So, basically a guy decided to play Doc Holliday and shot himself.  His teacher calls it a tragic accident and in no way explains how this happened on his watch.  The only action being taken is a review?  Freaking incredible.

When The Going Gets Tough

The tough get creative.  A man took a simple trailer and turned it into a comfortable and modern home.  In direct opposition to the McMansion, a new trend of minimalist or portable housing is on the rise.

Please bear with the commentary and check out the beginning of a shift to creative and less expensive choices.  As more homes are lost to foreclosure, this and other projects like it could take hold and change the way we live, and where we live.

Zandar's Thought Of The Day

Me, Saturday on the growing Fukushima Daiichi disaster:

The good scenario is Three Mile Island.  The bad scenario is Chernobyl.

International nuclear officials, today:

FLASH: French nuclear agency says Fukushima nuclear accident is level 6 on INES scale

Background on the INES Scale:

The International Nuclear and Radiological Event Scale (INES) rates nuclear events according to seven levels, from anomalies (level 1) to major accidents (level 7). 

According to the International Atomic Energy Agency (IAEA), which developed INES in collaboration with the OECD Nuclear Energy Agency, the Chernobyl disaster was a level-7 event, while the 1979 Three Mile Island accident in the US was a level-5 event.  

Called it 72 hours ago.  Best case was Three Mile Island, worst case Chernobyl.  We're right in between the two as of Tuesday.  And this is one of those times I wish I was dead wrong.

The Next War, Part 2

Meanwhile a new poll shows majority support for imposing a no-fly zone over Libya, but Daniel Larison notes that support starts to crumble when military specifics are mentioned.

Most Americans say they support U.S. participation in a no-fly zone over Libya as a way to neutralize Libyan leader Moammar Gaddafi’s air force, according to a new Washington Post-ABC News poll.
But support slips under 50 percent when it comes to more unilateral U.S. action, as Democrats and independents peel away. And under either scenario, about a quarter of all no-fly advocates turn into opponents when the specifics of the military action are detailed [bold mine-DL]. ~The Washington Post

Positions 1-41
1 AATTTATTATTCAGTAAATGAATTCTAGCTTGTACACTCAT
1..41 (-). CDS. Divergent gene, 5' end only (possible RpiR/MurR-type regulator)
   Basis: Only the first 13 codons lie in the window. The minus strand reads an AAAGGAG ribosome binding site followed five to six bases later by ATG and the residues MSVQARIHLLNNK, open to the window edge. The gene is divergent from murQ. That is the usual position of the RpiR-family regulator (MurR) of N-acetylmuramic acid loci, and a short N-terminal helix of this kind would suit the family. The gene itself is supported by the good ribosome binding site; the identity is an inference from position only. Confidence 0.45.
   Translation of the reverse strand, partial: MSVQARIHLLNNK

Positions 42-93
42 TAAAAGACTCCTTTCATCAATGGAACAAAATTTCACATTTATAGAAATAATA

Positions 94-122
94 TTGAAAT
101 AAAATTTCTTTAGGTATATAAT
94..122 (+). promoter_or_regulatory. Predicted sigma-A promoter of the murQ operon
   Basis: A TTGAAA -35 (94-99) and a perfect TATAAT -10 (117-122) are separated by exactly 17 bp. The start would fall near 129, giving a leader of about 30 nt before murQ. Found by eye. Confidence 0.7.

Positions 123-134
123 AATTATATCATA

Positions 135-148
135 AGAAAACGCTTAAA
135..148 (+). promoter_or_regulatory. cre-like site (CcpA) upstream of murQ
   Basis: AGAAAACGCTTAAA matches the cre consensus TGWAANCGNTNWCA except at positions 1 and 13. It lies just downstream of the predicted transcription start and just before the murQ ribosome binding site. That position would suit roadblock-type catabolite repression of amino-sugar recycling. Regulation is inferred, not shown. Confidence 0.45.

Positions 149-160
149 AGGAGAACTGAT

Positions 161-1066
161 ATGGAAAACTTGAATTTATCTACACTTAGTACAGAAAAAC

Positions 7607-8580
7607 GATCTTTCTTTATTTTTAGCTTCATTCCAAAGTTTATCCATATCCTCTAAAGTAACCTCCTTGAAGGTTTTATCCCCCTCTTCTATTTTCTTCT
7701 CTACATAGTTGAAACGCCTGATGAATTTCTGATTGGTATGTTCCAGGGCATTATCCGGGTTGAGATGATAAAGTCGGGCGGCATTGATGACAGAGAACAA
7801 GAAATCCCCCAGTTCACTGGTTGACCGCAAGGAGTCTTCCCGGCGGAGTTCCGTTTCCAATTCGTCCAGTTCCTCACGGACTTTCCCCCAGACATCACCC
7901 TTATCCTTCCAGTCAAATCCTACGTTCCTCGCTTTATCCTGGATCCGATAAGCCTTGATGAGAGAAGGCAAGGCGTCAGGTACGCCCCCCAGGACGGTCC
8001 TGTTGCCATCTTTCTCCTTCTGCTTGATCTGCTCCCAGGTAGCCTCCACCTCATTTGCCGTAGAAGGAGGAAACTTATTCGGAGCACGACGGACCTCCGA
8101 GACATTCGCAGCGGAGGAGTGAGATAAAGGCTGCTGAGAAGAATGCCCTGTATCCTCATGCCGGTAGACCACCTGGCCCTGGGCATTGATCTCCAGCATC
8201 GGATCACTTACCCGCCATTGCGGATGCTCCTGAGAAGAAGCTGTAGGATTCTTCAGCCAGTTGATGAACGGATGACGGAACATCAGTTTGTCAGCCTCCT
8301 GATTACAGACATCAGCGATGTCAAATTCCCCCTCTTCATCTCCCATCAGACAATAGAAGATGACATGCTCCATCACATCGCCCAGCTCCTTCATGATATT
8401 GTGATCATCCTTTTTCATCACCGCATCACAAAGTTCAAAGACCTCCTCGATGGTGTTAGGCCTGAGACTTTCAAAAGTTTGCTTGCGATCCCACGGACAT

Put another way, a slim majority favors a no-fly zone in which the U.S. is just one participant when the respondents don’t have to think very much about what is involved. Once the respondents hear about what is involved, support plummets. The Post/ABC poll‘s question to respondents that support a no-fly zone seems reasonably accurate:
Creating a no-fly zone first requires bombing attacks on anti-aircraft positions, and then requires continuous air patrols. Given those requirements, would you support or oppose using U.S. military aircraft to create a no-fly zone in Libya?
72% of would-be supporters actually support a no-fly zone when confronted with what it would require. That means that just 40% of respondents favor a no-fly zone when the U.S. is one of many participants in enforcing it, and support for a primarily U.S. effort would be lower still

In other words, there's little support for the Next War if you look under the hood.  That 40% drops to around 30% when it comes to unilateral US action in Libya (There's that 27% number again!)  That's a good thing, frankly.  It's time for Europe to take care of this problem, not us.  Nine years of Afghan war and eight in Iraq means our days as global cop are over.

Bitter Cup Of Tea

The Tea Party overwhelmingly is made up of older Americans, and they rallied long and hard to say "hands off my benefits!" and "No death panels for Grandma!"  As such, they turned out in powerful numbers for the GOP and helped usher in a major wave of Republican lawmakers at the state level ready to make cuts.

And now America's seniors are finding out exactly what those cuts are.

Among the most dramatic of the proposed cuts is the severe reduction in Medicaid reimbursement rates to nursing homes in Texas. Facing a shortfall of up to $27 billion, state lawmakers want to reduce the rate by 10%. But payments to nursing homes would plummet by a total of 34% because they would also lose federal matching funds.

This could result in the shuttering of 850 of the state's 1,000 nursing homes, forcing up to 45,000 elderly residents to find other accommodations, said David Thomason, chair of the Texas Senior Advocacy Coalition.